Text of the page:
I'm trying to divide a 32-bit signed integer by a 16-bit signed integer to get a signed 32-bit quotient and 16-bit remainder.

I'm targeting a 286 with no fpu.

I've already written code in the past to do 32-bit unsigned division:

```
DIV32 PROC
;DIVIDES A 32-BIT VALUE BY A 16-BIT VALUE.
;ALTERS AX
;ALTERS BX
;ALTERS DX
;EXPECTS THE 32-BIT DIVIDEND IN DX:AX
;EXPECTS THE 16-BIT DIVISOR IN BX
;RETURNS THE 32-BIT QUOTIENT IN DX:AX
;RETURNS THE 16-BIT REMAINDER IN BX
push di
push si
mov di, ax ;di -> copy of LSW of given dividend
mov ax, dx ;ax -> MSW of given dividend
xor dx, dx ;dx:ax -> 0:MSW
div bx ;ax:dx -> ax=MSW of final quotient, dx=remainder
mov si, ax ;si -> MSW of final quotient
mov ax, di ;dx:ax -> dx=previous remainder, ax=LSW of given dividend
div bx ;ax:dx -> ax=LSW of final quotient, dx=final remainder
mov bx, dx ;bx -> final remainder
mov dx, si ;dx:ax -> final quotient
pop si
pop di
ret
DIV32 ENDP
```

So far, i've tried to do the obvious thing and just modify my existing code by swapping out the `XOR DX, DX`

with `CWD`

and `DIV`

with `IDIV`

:

```
IDIV32 PROC
;DIVIDES A SIGNED 32-BIT VALUE BY A SIGNED 16-BIT VALUE.
;ALTERS AX
;ALTERS BX
;ALTERS DX
;EXPECTS THE SIGNED 32-BIT DIVIDEND IN DX:AX
;EXPECTS THE SIGNED 16-BIT DIVISOR IN BX
;RETURNS THE SIGNED 32-BIT QUOTIENT IN DX:AX
;RETURNS THE 16-BIT REMAINDER IN BX
push di
push si
mov di, ax ;di -> copy of LSW of given dividend
mov ax, dx ;ax -> MSW of given dividend
cwd ;dx:ax -> 0:MSW, or ffff:MSW
idiv bx ;ax:dx -> ax=MSW of final quotient, dx=remainder
mov si, ax ;si -> MSW of final quotient
mov ax, di ;dx:ax -> dx=previous remainder, ax=LSW of given dividend
idiv bx ;ax:dx -> ax=LSW of final quotient, dx=final remainder
mov bx, dx ;bx -> final remainder
mov dx, si ;dx:ax -> final quotient
pop si
pop di
ret
IDIV32 ENDP
```

This works for some calculations, like -654,328/2=-327164 (0xfff60408/2=fffb0204). But it doesn't work with certain inputs, -131,076/2 returns the incorrect result of -2 remainder 0. A divisor of 1, or -1 causes a division error seemingly regardless of dividend.

I've tested many different positive and negative dividends and divisors in an attempt to find some kind of pattern of correct and incorrect results, i've noticed that it can't correctly return a result of -65538.

I have a hunch that i'm supposed to use `CWD`

conditionally depending on input, but it seems like `XOR DX, DX`

returns incorrect results more often. Either work when both divisor and dividend are positive and the quotient is less than 0x7fffffff.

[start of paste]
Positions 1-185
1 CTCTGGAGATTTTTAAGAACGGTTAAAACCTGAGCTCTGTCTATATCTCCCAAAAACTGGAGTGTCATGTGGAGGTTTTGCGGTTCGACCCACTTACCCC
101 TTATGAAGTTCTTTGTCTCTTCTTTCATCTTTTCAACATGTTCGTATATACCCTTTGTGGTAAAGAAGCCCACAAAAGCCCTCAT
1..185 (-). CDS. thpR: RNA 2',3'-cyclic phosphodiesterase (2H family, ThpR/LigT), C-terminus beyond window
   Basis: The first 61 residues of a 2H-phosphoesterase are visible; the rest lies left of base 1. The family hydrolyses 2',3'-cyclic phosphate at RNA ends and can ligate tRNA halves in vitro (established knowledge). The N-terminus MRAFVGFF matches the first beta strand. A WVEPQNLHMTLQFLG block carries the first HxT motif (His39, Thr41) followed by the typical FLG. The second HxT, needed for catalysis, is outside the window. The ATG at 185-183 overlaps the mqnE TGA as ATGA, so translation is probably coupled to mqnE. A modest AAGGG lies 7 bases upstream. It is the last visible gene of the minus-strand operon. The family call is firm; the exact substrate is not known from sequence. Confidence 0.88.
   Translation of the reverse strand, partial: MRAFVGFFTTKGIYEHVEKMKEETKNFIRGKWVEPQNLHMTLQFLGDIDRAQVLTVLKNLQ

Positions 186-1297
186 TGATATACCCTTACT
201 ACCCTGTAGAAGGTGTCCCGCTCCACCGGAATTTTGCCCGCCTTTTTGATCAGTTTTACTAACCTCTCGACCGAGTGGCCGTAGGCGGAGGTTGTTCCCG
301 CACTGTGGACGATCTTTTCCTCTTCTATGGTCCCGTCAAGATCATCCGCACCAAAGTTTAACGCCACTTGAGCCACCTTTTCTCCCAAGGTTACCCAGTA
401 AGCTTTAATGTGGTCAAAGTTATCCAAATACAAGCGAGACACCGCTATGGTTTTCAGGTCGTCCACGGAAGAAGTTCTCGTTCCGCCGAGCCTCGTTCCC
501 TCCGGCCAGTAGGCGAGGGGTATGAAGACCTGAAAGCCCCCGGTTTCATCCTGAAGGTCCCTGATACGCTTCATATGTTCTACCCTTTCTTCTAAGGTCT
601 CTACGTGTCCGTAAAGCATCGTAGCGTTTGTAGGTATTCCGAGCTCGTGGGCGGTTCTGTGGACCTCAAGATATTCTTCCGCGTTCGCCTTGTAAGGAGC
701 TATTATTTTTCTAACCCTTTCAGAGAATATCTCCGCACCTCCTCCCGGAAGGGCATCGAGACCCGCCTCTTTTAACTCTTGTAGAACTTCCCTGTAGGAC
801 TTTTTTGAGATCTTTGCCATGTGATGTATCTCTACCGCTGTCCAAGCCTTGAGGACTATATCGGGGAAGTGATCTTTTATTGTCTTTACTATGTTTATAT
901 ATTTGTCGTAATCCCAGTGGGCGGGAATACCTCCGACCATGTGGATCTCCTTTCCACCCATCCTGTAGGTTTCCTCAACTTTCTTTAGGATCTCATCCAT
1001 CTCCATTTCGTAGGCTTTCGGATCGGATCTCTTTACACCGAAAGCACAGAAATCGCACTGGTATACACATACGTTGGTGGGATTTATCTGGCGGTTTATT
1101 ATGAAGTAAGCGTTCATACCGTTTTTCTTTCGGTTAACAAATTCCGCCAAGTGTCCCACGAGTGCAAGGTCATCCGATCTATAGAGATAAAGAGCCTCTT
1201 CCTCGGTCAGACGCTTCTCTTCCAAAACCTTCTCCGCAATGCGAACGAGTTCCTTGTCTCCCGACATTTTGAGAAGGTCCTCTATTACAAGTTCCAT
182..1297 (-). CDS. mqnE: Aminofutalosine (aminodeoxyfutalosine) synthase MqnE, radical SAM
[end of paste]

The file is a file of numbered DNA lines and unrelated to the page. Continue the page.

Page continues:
I don't know any algorithm for splitting a large negative number into parts and preparing it for IDIV. I would calculate the absolute value of dividend and divisor, use the function DIV32 and lastly process the result according to the stored sign:

```
IDIV32 PROC ; DX:AX / BX = DX/AX rem BX
; 99 / 5 = 19 rem 4
; 99 / -5 = -19 rem 4
; -99 / 5 = -19 rem -4
; -99 / -5 = 19 rem -4
mov ch, dh ; Only the sign bit counts!
shr ch, 7 ; CH=1 means negative dividend
mov cl, bh ; Only the sign bit counts!
shr cl, 7 ; CL=1 means negative divisor
cmp ch, 1 ; DX:AX negative?
jne J1 ; No: Skip the next two lines
not dx ; Yes: Negate DX:AX
neg ax ; CY=0 -> AX was NULL
cmc
adc dx, 0 ; Adjust DX, if AX was NULL
J1:
cmp cl, 1 ; BX negative?
jne J2 ; No: Skip the next line
neg bx ; Yes: Negate BX
J2:
push cx ; Preserve CX
call DIV32
pop cx ; Restore CX
cmp ch, cl ; Had dividend and divisor the same sign?
je J3 ; Yes: Skip the next two lines
not dx
neg ax ; CY=0 -> AX was NULL
cmc
adc dx, 0 ; Adjust DX, if AX was NULL
J3:
cmp ch, 1 ; Was divisor negative?
jnz J4 ; No: Skip the next line
neg bx ; Negate remainder
J4:
ret
IDIV32 ENDP
```

Your algorithm cannot be changed to signed that simply.

Let's take the calculation (+1)/(-1) as an example:

(+1)/(-1) = (-1), remainder 0

In the first step of your algorithm you are dividing the high bits by the divisor:

The high bits of (+1) are 0, so you are calculating:

0/(-1) = 0, remainder 0

The correct high bits of the entire 32-bit division are however 0FFFFh, not 0. And the reminder you require for the second division would also be 0FFFFh and not 0.

Oh, so the second IDIV should be a DIV. Ok, i'll test it when I wake up tomorrow. And i'll add an answer if I get it working.